The initial push towards GraphQL came internally, from Shopify’s development team. That year, the company launched a couple of explorations with the tool and found it to be an adequate fit for its requirements. But it does have one major drawback: its origins.
As mentioned GraphQL was originally developed internally at Facebook. Given the social giant’s tarnished public image and repeated privacy missteps, were you wary of adopting its API technology, I asked Lemieux.
“To be frank, in 2015 I was a little concerned. I don’t think Facebook’s had a great track record in the open source community,” Lemieux said, undoubtedly referencing the licensing issues surrounding the React front-end framework.
But one thing that works in GraphQL’s favor is the fact that Facebook has – quite admirably – let go of the reins and handed them to the GraphQL Foundation. This nonprofit is dedicated to the preservation and the advancement of the technology, and is funded by a consortium of companies, with Shopify playing an important role.
Crucially, the development of GraphQL is left in the hands of the qualified technologists, and isn’t swayed by the commercial interests of any one party.
“Lee Byron, who was one of the co-creators, is a founding member of the GraphQL Foundation, which is a Linux Foundation managed group. The technical evolution of [GraphQL] is governed by Lee,” explained Lemieux
Turning a corner on REST
After lunch, I met up with Vanessa Lee, Director of Product at Shopify. Lee is unabashedly nerdy, and her eyes lit up when we started taking about APIs. I wanted to know exactly how the company plans to transition its users towards the new GraphQL endpoints.
“Nodes and edges aren’t fully natural when you’re switching from a table-based understanding,” admitted Lee.
As Lee explained, one of the best answers to this is to improve existing language libraries, in order to natively and intuitively support this relatively new paradigm.
“We’ve invested in updating all the libraries because we know that as a developer, you’re probably not making HTTP calls — like using the very base libraries. You’re probably have libraries that scaffold like above that, which you’re making method calls through,” she explained.
“One of the things that we did was we took a look at what are the most popular libraries that people are using across languages. So, I mentioned the Shopify API app gem in Ruby, but there was also the Node Shopify API. There’s also Python libraries and PHP libraries that we updated,” Lee said.
She added that the company had focused heavily on creating API documentation and training materials, in order to ease the transition. Also available is an online code editor, allowing Shopify’s community of developers to write and test queries against an online platform, in order to see how they work.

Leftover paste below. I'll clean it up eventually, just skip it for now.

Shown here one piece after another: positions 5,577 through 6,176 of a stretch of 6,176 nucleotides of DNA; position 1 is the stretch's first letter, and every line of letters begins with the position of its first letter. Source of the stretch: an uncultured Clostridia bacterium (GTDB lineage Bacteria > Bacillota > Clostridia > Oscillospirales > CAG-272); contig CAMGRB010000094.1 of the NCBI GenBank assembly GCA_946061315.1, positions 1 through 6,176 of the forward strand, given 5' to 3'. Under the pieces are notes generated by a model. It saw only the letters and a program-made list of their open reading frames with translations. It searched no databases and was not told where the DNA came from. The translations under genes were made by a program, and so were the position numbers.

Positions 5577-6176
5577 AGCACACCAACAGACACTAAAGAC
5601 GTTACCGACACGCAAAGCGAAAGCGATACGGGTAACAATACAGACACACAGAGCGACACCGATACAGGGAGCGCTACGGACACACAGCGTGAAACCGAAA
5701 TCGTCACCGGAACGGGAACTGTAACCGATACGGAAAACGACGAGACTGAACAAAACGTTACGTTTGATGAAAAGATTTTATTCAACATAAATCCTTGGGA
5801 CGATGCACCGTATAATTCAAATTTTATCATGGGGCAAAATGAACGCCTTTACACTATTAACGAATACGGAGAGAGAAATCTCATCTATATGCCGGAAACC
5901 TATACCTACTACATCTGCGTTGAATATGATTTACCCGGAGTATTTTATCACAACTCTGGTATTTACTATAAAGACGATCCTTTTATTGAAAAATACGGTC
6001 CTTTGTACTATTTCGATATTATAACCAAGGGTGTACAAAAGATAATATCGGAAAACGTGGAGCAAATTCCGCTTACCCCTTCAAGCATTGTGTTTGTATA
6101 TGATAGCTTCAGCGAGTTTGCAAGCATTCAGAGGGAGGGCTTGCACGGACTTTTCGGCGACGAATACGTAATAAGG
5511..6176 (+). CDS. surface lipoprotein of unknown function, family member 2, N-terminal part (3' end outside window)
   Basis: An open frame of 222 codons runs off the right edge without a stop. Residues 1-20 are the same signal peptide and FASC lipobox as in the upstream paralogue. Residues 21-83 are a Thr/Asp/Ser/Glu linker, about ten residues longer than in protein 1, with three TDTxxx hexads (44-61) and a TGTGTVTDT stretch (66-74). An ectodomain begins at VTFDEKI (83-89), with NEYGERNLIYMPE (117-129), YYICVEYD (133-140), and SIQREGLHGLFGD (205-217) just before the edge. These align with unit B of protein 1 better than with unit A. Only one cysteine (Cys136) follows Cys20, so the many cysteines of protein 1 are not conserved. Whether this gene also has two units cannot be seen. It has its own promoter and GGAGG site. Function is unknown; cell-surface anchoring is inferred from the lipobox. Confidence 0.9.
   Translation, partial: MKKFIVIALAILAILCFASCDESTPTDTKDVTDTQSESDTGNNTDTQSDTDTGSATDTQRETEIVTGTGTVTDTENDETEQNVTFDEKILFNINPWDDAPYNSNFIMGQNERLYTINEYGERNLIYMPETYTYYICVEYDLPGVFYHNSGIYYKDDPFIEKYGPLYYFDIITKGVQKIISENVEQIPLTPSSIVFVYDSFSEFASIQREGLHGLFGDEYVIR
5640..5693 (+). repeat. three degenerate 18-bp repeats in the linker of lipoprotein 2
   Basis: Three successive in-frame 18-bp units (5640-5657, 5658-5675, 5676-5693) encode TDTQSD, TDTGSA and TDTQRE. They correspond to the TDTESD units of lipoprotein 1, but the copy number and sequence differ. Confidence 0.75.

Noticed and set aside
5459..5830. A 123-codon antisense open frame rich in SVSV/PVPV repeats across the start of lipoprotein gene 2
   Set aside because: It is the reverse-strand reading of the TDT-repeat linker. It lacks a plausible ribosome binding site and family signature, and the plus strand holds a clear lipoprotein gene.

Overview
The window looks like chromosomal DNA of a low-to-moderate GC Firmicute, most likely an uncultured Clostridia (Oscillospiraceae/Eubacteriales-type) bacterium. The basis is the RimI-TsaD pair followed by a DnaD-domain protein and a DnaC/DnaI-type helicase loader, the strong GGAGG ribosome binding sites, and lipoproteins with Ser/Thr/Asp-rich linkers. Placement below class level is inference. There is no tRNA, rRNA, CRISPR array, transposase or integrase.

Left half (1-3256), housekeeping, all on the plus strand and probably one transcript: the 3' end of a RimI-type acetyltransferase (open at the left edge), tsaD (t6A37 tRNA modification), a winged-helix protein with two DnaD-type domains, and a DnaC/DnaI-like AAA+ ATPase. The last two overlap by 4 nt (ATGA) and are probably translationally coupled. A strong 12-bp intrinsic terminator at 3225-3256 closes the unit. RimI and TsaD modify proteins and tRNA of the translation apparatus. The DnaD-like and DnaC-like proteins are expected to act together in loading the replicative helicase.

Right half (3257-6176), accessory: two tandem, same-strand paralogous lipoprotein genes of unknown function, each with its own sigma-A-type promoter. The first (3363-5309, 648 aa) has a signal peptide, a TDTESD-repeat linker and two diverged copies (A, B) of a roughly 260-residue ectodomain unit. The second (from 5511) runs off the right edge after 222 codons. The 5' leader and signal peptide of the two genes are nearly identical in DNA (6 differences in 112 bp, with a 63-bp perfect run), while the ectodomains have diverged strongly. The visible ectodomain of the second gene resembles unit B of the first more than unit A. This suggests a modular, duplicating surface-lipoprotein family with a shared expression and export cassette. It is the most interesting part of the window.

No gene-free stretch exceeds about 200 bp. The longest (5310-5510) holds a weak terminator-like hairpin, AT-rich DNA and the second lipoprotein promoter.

This is far less intimidating than testing against a live system and doesn’t involve the hassle of creating a local testbed, both of which are deeply attractive for developers.
The GraphQL Windfall
During Vanessa Lee’s keynote talk, she said that through GraphQL, Shopify has managed to reduce the number of total API requests made to its servers. In one common use-case, the company has gone from making 11 API requests to just one. During our interview, I probed her about this.
“If you want to render a page that says, like “here’s your order” and you want a little thumbnail for each item, that would require 11 API calls,” she said.
There are workarounds, of course, especially if you’re well versed in asynchronous coding, but Lee admits this isn’t particularly easy – or, for that matter, especially scalable. By moving to GraphQL, customers of a Shopify site should enjoy shorter load times. Developers will also find it easier to stay within their API limits, as they’re making fewer requests.
That being said, I can’t help but imagine Shopify will benefit massively from the switch to GraphQL. One of its inherent advantages is it allows developers to choose exactly what data they wish to extract from an endpoint. Compare that to a traditional REST API, which spits out a bit of JSON or XML, and forces developers to parse through it in order to find the information they actually care about.
This presumably means that Shopify will spend less on bandwidth, shuffling bits between its servers and its customers. And that’s before we factor in the fact that Shopify will be servicing fewer API requests overall.
Being the dogged and determined tech hack I am, I pressed Shopify for any figures they had on how this could reduce their bandwidth and computational burden, as well as if it foresaw any financial savings from the pivot towards GraphQL. Unfortunately, they couldn’t tell me anything concrete.
One thing is concrete though: GraphQL is a big deal, and it’s only getting bigger. Developers, if you fail to learn it, you do so at your own peril.